Molecular Systematics and Biogeography of Descurainia (Brassicaceae) based on Nuclear ITS and Non-Coding Chloroplast DNA
Descurainia is a genus in the Brassicaceae distributed throughout portions of the temperate Old and New World. The genus is most diverse in western North America and western South America, with a smaller center of distribution in the Canary Islands and three additional Old World species. Descurainia is well known for its taxonomic complexity, especially within New World species, on account of its numerous intergrading forms coupled with circumscriptions dependent upon inconsistent and overlapping characters. A molecular-based analysis of Descurainia was conducted using DNA sequences from nuclear ribosomal ITS and non-coding cpDNA regions. Descurainia and related genera form the monophyletic tribe Descurainieae, which is divided into two lineages: 1) Hornungia and Tropidocarpum and 2) Descurainia (including Hugueninia), Ianhedgea, and Robeschia. The genus is strongly-supported as monophyletic, and appears to be of Old World origin with recent diversification within the Canary Islands and the New World. Within the New World, three major well-supported lineages can be identified, with South American taxa distributed into four clades that correlate well with fruit dehiscence and orientation. A phylogeny recovered from combined ITS and cpDNA data is not well-resolved with respect to relationships between some major New World lineages, but suggests that multiple independent dispersals of Descurainia have taken place between North and South America. Substantial incongruence between ITS and cpDNA phylogenies, as well as the presence of mixed ITS sequences, point to a complex evolutionary history involving extensive gene flow and hybridization for North American Descurainia.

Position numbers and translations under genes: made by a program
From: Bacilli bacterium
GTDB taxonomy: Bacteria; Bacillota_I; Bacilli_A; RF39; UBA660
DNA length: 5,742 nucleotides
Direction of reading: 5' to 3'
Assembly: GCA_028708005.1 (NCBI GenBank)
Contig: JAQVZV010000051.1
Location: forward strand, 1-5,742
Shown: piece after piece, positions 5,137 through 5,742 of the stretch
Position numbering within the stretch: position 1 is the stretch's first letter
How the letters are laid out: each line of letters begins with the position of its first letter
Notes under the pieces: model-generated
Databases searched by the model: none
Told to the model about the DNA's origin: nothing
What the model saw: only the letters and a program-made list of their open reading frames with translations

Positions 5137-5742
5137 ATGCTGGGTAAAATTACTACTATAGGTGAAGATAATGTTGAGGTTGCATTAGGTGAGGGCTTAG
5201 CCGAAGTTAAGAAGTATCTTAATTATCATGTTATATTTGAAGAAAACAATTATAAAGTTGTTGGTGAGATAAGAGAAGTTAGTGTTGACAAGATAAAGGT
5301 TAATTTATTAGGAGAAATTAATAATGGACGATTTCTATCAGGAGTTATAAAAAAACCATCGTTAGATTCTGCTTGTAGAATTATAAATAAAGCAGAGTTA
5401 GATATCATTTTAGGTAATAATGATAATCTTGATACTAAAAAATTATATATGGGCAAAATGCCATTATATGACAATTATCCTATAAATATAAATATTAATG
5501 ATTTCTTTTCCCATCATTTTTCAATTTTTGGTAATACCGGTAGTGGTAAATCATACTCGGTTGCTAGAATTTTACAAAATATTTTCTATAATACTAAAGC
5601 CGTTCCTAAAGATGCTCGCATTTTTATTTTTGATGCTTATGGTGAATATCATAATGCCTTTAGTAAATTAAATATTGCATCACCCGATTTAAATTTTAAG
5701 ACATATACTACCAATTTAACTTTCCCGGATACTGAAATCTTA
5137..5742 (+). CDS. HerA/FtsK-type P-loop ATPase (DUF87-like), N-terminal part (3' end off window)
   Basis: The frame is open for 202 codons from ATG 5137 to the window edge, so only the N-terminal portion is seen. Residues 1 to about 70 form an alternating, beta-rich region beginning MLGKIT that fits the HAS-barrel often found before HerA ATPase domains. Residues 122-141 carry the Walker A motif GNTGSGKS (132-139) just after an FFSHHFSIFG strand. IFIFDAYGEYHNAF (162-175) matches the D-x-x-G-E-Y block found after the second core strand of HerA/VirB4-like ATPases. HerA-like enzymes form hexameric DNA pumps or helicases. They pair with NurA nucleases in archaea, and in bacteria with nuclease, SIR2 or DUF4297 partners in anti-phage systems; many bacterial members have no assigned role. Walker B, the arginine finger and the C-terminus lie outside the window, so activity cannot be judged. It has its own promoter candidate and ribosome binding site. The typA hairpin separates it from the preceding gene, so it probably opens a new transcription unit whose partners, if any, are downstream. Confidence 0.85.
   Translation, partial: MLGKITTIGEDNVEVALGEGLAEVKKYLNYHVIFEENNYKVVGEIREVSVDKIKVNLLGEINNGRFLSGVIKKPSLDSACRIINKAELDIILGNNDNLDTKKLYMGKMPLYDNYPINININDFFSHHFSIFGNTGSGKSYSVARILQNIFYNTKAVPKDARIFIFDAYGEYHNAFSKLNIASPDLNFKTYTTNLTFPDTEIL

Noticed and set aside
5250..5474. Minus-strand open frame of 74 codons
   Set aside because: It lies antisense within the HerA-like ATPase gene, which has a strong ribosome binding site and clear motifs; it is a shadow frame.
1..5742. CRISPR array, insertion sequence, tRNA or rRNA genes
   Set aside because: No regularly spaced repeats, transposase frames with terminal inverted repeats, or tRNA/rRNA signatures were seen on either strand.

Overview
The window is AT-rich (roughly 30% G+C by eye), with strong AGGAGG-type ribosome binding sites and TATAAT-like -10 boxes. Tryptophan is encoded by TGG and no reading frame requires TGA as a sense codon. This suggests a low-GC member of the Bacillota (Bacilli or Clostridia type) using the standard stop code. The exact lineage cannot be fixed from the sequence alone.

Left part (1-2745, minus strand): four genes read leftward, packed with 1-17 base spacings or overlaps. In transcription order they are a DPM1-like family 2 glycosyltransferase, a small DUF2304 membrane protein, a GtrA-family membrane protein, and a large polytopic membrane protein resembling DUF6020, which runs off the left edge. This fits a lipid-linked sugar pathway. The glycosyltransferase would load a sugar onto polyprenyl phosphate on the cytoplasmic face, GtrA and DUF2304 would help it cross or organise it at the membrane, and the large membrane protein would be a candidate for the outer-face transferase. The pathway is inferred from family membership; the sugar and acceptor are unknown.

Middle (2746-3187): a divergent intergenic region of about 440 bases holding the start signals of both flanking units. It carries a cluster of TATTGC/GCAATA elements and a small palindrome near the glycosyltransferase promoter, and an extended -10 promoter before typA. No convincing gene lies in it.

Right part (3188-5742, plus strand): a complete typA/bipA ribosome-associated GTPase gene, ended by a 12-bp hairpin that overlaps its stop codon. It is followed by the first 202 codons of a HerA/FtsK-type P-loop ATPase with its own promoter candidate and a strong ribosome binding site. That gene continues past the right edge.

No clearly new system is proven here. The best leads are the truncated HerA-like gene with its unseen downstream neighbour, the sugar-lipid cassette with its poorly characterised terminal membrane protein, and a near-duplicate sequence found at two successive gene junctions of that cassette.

Document Type: Research Article
Publication date: October 1, 2011
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- Systematic Botany is the scientific journal of the American Society of Plant Taxonomists and publishes four issues per year.
2011 Impact Factor: 1.517
2011 ISI Journal Citation Reports® Rankings: 87/190 - Plant Sciences
34/45 - Evolutionary Biology
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